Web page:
Fact: Hypnobirthing is adaptable and suits everyone
Because hypnobirthing utilises a variety of techniques to achieve a calm birth, depending on your personality and preferences, you can easily modify the techniques to suit yourself.
For example, I didn’t use the birthing soundtrack provided by the course. Instead, I put together my own playlist comprising of songs that I have emotional connections to and found to be very encouraging.
I like how in the course they describe hypnobirthing as having your own personal birthing toolbox, where you can fill it with your own tools. At any point during labour, you can pick and choose which tool to use to get you through that contraction.
In terms of cost, hypnobirthing programs costs vary greatly, depending on whether you want take a group class, or have private lessons where the practitioner to comes to your home. Some practitioners even offer Skype sessions.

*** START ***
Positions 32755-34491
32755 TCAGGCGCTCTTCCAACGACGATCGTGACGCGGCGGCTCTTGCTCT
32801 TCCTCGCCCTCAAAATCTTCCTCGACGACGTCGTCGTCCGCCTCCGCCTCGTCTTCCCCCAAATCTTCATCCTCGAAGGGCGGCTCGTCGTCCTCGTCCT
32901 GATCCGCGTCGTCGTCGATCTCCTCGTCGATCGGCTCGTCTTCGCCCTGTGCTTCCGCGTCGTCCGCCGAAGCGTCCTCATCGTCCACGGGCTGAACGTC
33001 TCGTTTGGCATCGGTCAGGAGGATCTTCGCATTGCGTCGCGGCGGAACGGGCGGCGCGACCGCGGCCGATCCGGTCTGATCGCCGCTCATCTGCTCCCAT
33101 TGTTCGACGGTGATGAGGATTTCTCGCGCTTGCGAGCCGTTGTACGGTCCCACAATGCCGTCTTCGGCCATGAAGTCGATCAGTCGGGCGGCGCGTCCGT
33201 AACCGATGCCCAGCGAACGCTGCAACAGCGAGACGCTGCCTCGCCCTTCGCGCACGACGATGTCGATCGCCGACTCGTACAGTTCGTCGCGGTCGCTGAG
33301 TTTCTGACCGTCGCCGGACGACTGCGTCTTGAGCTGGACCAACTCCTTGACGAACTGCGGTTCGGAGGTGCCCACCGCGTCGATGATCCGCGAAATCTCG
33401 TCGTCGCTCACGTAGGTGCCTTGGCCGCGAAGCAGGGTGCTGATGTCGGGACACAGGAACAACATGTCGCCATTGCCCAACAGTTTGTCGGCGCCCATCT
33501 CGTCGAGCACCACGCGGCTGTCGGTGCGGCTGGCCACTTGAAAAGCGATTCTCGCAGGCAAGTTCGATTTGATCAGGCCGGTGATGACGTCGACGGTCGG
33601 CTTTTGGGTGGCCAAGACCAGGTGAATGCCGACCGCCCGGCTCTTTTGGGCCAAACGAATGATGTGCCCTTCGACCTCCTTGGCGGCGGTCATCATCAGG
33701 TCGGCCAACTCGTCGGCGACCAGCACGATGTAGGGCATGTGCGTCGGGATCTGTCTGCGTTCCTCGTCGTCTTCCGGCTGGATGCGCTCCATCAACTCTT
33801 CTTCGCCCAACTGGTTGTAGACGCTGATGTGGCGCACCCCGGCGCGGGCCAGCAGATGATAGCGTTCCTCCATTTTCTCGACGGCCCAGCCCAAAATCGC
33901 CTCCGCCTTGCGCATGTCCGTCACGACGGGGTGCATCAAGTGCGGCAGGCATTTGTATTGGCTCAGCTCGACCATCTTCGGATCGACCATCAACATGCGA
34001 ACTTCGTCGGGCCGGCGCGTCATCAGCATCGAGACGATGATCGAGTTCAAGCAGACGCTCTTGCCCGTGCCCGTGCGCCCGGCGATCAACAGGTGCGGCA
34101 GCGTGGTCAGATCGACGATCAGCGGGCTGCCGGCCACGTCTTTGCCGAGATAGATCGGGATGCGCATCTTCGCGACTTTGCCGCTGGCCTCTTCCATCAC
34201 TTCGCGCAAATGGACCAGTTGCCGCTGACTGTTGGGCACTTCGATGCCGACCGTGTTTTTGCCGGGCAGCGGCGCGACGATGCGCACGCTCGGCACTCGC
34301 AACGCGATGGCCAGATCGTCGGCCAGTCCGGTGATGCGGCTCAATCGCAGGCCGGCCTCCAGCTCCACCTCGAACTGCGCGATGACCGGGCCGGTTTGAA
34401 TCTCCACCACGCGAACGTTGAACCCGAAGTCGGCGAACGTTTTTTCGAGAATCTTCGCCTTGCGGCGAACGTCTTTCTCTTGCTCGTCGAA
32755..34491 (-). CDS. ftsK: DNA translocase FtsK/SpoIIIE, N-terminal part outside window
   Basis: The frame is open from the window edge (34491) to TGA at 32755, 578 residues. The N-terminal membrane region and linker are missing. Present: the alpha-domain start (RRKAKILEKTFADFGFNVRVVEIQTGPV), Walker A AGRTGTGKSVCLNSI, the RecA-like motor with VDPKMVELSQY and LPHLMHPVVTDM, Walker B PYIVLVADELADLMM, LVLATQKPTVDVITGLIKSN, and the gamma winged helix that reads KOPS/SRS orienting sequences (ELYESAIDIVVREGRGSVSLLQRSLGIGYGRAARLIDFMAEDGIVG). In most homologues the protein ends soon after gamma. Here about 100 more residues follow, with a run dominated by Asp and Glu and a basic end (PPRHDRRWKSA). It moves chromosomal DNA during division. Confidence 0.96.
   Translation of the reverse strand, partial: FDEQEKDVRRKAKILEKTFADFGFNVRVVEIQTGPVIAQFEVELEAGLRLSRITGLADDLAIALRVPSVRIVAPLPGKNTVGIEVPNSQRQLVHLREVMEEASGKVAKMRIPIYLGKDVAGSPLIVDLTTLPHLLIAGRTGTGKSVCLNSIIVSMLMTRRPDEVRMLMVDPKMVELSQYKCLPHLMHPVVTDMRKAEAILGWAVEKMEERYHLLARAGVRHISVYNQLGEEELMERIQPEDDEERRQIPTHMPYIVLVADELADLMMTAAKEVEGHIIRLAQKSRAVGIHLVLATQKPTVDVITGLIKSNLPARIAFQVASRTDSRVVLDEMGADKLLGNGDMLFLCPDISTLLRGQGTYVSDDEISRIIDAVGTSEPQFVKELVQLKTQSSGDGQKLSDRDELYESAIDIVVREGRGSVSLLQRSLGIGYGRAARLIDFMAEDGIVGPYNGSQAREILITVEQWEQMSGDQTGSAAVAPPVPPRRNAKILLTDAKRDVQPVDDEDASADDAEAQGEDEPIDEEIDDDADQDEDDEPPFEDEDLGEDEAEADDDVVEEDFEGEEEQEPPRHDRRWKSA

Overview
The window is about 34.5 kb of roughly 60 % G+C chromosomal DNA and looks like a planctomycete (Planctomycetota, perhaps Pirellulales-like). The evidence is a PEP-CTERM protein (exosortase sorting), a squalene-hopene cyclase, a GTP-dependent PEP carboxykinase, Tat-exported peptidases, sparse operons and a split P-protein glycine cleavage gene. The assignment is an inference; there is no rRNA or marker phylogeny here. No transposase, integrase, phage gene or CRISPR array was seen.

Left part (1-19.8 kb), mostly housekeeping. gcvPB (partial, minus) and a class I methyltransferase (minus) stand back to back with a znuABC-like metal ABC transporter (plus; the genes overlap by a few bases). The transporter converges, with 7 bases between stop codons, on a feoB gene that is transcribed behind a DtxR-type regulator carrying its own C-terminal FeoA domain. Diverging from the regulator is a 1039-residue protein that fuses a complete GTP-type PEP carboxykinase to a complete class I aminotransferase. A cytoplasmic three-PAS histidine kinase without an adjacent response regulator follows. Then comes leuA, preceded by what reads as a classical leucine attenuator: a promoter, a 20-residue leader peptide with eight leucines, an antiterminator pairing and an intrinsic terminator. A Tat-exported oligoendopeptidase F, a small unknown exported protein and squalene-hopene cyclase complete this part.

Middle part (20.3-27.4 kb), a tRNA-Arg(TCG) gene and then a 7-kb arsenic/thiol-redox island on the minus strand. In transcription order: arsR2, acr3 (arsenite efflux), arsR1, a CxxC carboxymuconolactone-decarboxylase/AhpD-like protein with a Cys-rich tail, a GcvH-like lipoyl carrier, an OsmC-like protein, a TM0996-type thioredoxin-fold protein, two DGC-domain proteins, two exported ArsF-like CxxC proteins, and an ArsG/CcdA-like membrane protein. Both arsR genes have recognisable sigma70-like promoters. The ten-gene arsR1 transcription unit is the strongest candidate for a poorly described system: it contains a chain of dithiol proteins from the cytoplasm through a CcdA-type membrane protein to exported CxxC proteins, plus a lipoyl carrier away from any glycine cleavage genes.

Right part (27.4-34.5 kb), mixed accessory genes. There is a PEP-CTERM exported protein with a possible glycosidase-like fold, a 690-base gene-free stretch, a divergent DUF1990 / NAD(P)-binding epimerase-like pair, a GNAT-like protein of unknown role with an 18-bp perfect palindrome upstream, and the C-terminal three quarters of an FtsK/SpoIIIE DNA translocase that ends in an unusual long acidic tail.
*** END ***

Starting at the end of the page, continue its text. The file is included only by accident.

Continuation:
However, I personally would recommend first buying an e-book, which is the most economical solution. The Calm Birth Method, written by internationally acclaimed TedX speaker, Suzy Ashworth, is definitely worth a read.
Does hypnobirthing work?
Well, how do you like your steak? Yes, hypnobirthing works, but to varying extent depending on the individual and circumstances. At its very best, hypnobirthing can be pain-free and drug-free, but achieving this is greatly dependent on the individual and how committed they are to the concepts taught in the program.
Here is a video of a hypnobirthing mum (I do have a video of my own hypnobirth but I’m too self-conscious to share it). Lots of smiles and serenity despite the hustle and bustle going on around the house. Skip to 11:06 to see the baby born with complete silence from the mum, absolutely amazing!
At the very least, hypnobirthing educates you on proper breathing techniques (which alone got me through the entire birth), the science behind labour, and gives you an insight into the power of psychology on the human body. I have yet to meet anyone who took a hypnobirthing course and regretted it. All in all, if you’re serious about having a drug-free birth that is calm and positive, give hypnobirthing a try!